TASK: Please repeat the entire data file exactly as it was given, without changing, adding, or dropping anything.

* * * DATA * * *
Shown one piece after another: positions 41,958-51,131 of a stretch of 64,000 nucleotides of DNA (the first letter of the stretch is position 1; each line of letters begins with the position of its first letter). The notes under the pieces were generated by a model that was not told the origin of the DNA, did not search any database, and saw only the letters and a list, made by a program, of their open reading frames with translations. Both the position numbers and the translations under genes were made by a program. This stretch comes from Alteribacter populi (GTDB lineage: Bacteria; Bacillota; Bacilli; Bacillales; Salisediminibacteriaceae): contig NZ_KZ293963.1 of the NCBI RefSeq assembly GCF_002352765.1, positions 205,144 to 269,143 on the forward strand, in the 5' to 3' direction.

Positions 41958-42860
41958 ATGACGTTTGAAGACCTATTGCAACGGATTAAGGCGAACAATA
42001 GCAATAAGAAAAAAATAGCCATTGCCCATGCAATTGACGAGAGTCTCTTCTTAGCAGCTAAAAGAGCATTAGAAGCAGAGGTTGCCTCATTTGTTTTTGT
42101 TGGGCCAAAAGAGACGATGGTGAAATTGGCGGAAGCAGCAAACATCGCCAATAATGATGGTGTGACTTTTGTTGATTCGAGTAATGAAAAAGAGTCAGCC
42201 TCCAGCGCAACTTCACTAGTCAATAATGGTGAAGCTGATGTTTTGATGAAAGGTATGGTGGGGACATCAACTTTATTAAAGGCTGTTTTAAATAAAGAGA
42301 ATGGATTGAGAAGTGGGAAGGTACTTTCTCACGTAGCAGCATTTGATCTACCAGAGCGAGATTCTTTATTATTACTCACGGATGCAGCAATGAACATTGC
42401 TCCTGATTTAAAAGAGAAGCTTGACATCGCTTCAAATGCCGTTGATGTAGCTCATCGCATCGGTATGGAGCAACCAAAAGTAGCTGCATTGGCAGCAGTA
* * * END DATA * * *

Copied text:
Shown one piece after another: positions 41,958-51,131 of a stretch of 64,000 nucleotides of DNA (the first letter of the stretch is position 1; each line of letters begins with the position of its first letter). The notes under the pieces were generated by a model that was not told the origin of the DNA, did not search any database, and saw only the letters and a list, made by a program, of their open reading frames with translations. Both the position numbers and the translations under genes were made by a program. This stretch comes from Alteribacter populi (GTDB lineage: Bacteria; Bacillota; Bacilli; Bacillales; Salisediminibacteriaceae): contig NZ_KZ293963.1 of the NCBI RefSeq assembly GCF_002352765.1, positions 205,144 to 269,143 on the forward strand, in the 5' to 3' direction.

Positions 41958-42860
41958 ATGACGTTTGAAGACCTATTGCAACGGATTAAGGCGAACAATA
42001 GCAATAAGAAAAAAATAGCCATTGCCCATGCAATTGACGAGAGTCTCTTCTTAGCAGCTAAAAGAGCATTAGAAGCAGAGGTTGCCTCATTTGTTTTTGT
42101 TGGGCCAAAAGAGACGATGGTGAAATTGGCGGAAGCAGCAAACATCGCCAATAATGATGGTGTGACTTTTGTTGATTCGAGTAATGAAAAAGAGTCAGCC
42201 TCCAGCGCAACTTCACTAGTCAATAATGGTGAAGCTGATGTTTTGATGAAAGGTATGGTGGGGACATCAACTTTATTAAAGGCTGTTTTAAATAAAGAGA
42301 ATGGATTGAGAAGTGGGAAGGTACTTTCTCACGTAGCAGCATTTGATCTACCAGAGCGAGATTCTTTATTATTACTCACGGATGCAGCAATGAACATTGC
42401 TCCTGATTTAAAAGAGAAGCTTGACATCGCTTCAAATGCCGTTGATGTAGCTCATCGCATCGGTATGGAGCAACCAAAAGTAGCTGCATTGGCAGCAGTA